With the economy just beginning to climb its way out of the depression that has seriously affected the motorcycle industry, many more riders are still looking at keeping their older sportbikes rather than trade up to the latest and greatest machines. Yes, upgrading to a new bike certainly pays dividends in more ways than just the pride of showing off your shiny new steed; but most bike owners are a society of tinkerers who love working on and modifying their motorcycles, either for more performance or just individualism. With the purse strings tightened, we’re seeing more and more older machines out on the road, given new life instead of ending up collecting dust in the back corner of someone’s garage — or worse, in a salvage yard.
Unfortunately, that revival has also revealed a problem when it comes to modifying/upgrading those older machines: Unless you own a bike that was extremely popular in its time or one that hasn’t changed much in a decade, your chances of finding aftermarket parts is becoming about as slim as your wallet’s current thickness.
Even something as seemingly generic as an aftermarket exhaust can be a frustratingly futile search for many bikes that you’d think would still be in demand. Note that I’m not talking about classic sportbikes from the ‘70s or ‘80s — I’m talking about many bikes from as recent as 2000. And think about the main weakness of the earlier bikes…the suspension. If you’ve got a bike more than 15 years old, good luck finding an aftermarket shock unless you get lucky with online classifieds…and many aftermarket suspension specialists won’t modify the stock units because of their primitive construction, forcing you to pony up for a custom unit.
Granted, there’s a law of economics that dictates why those parts are no longer available. If there’s very little to no demand, then it doesn’t make much sense to spend the money to make or even stock those items. The motorcycle industry unfortunately doesn’t have the size or breadth of the automobile market, so the number of particular older models that have a substantial enough cult following for aftermarket manufacturers to continue producing parts for those bikes is rather small. The time, manpower, and money required to produce some parts in small quantities can be surprisingly enormous, making it financially foolish for a small aftermarket company to help satisfy a comparatively tiny enthusiast segment if it wants to stay in business in the current tough economy.
Part of the problem is also the quick turnaround/trade-in with bikes compared to automobiles. Unlike the average four-to-seven year new ownership life span of an automobile before it changes hands, motorcycles’ original ownership life spans are much shorter, as quick as two years. Add to that the difference in usage in this country — everyone feels they need and use an automobile for daily life, while a motorcycle is viewed as a recreational vehicle, so it often sits idle for long periods, especially after the first owner — and the demand for aftermarket parts drops precipitously after the bike’s year of introduction.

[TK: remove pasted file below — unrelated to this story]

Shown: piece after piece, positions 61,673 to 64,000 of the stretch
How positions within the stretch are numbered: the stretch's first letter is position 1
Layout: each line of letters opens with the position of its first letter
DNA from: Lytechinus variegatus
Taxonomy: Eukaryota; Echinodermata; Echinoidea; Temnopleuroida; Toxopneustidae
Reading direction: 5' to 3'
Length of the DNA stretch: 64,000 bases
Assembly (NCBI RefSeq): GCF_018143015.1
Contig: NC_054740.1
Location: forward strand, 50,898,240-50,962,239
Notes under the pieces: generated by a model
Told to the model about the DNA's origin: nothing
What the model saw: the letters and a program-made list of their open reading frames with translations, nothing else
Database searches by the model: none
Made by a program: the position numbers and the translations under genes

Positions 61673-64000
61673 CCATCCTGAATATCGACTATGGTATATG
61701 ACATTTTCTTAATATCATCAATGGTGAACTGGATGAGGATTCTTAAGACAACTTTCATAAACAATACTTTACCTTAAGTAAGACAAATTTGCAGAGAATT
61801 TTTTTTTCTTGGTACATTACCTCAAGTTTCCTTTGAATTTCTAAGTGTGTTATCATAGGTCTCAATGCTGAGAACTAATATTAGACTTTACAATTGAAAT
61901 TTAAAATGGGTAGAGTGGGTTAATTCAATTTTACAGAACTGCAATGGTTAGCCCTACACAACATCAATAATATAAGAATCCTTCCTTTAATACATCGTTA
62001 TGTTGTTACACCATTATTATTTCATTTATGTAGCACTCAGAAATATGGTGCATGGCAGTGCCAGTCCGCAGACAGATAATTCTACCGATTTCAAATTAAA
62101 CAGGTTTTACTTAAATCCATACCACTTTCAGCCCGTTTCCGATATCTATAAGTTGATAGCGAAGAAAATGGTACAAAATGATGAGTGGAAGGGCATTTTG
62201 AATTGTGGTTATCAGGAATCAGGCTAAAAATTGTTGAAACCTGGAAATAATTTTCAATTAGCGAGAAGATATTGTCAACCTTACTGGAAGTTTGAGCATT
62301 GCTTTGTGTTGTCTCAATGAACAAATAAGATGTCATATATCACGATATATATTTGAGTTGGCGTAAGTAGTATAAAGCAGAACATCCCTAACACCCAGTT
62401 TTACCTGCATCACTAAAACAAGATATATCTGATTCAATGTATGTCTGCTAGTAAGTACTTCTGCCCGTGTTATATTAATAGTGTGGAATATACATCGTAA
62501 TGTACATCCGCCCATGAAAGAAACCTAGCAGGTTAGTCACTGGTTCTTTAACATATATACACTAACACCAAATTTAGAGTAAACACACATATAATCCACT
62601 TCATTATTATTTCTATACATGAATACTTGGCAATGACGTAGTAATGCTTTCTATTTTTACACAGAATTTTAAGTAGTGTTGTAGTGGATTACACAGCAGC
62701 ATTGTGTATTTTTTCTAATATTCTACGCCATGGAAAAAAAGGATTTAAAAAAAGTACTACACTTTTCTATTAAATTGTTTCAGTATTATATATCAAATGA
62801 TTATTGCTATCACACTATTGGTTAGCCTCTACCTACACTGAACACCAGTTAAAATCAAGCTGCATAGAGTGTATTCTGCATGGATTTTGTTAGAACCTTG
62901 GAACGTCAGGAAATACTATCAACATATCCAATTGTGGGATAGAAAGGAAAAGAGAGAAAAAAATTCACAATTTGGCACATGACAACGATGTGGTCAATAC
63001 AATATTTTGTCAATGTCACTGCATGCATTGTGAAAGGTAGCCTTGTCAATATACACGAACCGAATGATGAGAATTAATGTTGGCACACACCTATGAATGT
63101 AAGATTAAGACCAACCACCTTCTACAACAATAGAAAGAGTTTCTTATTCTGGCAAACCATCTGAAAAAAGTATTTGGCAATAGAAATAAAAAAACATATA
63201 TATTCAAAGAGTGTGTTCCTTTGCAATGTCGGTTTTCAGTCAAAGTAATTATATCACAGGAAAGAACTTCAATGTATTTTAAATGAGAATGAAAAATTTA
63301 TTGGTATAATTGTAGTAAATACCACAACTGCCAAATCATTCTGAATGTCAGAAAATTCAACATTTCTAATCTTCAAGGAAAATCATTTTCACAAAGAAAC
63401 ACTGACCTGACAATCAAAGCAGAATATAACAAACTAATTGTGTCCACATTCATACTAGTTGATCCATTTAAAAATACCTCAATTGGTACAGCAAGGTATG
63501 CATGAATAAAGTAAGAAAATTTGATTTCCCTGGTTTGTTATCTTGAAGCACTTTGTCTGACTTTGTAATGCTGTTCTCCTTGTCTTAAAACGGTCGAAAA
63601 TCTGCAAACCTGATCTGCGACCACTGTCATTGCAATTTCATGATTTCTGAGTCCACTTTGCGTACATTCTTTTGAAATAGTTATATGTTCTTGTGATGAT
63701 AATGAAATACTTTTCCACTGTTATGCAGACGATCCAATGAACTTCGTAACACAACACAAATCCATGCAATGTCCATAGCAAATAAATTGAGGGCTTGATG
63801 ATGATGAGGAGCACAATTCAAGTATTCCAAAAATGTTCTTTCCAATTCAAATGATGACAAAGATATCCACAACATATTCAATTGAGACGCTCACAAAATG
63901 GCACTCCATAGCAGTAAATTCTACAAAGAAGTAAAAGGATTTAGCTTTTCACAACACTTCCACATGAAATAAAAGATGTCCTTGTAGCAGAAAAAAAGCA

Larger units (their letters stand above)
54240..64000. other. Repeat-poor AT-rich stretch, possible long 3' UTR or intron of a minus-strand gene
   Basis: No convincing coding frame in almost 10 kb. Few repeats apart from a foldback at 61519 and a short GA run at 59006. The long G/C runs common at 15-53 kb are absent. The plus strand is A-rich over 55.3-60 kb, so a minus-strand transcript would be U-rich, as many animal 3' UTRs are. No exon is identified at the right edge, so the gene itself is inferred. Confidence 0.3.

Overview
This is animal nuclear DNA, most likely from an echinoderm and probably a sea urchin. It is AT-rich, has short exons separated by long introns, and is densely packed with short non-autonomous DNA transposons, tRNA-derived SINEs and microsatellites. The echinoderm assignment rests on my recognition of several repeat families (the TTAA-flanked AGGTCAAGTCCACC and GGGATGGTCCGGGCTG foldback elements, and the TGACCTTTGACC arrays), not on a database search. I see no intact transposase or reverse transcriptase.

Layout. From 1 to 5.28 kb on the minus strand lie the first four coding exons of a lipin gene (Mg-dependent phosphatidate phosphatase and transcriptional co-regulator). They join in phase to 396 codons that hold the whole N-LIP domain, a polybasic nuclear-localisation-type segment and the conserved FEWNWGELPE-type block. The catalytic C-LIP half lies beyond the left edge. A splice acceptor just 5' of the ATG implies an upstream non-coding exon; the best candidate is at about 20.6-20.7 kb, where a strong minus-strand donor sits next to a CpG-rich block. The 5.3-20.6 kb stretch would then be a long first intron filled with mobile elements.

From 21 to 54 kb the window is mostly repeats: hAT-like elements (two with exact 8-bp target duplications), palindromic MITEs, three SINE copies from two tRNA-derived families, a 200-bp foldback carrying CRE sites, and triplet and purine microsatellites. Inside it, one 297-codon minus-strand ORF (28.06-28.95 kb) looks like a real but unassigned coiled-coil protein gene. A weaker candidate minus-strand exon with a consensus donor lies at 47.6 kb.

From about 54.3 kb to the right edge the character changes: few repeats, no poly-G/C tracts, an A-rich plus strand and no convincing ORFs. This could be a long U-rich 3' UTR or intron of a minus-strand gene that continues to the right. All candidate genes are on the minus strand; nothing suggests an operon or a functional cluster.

Even something as seemingly generic as an aftermarket exhaust can be a frustratingly futile search for many bikes that you’d think would still be in demand. "
Interestingly, unlike the lack of hard parts, the tire companies have recognized that there are plenty of older sportbikes still being ridden, and that they will need fresh rubber sooner or later. Honda’s first generation CBR900RR is a perfect example; back when I had my original 1993 model, finding a suitable good, sticky front tire in 16-inch diameter was somewhat difficult because the move to 17-inch front wheels had already begun, and the CBR was the only sportbike with that size wheel. Luckily, Dunlop made a limited production run of 16-inch tires using the stock tread pattern but with the Sportmax compound and construction, but if you didn’t know about these tires or unless you made the switch to a 17-inch front (which required aftermarket triple clamps because of the Honda’s lack of trail), you were stuck with the stock rubber.
Now nearly all major tire companies produce and stock 16-inch tires in the latest high-performance profiles and compounds for the CBR900RR. And it’s not just the CBR’s 16-inch front tire; with the rapid advancement of tire technology, many older bikes that used narrower rims — and even some classic bikes with 18-inch wheels — now have tires with superior compounds and construction to choose from than anything available back in the day.
Perhaps modifications on an older bike’s engine and suspension should be left to those with the time and money to accomplish the task, as upgrading either can lead to more required tweaking of other parts. It’s just too bad there wasn’t an easier alternative.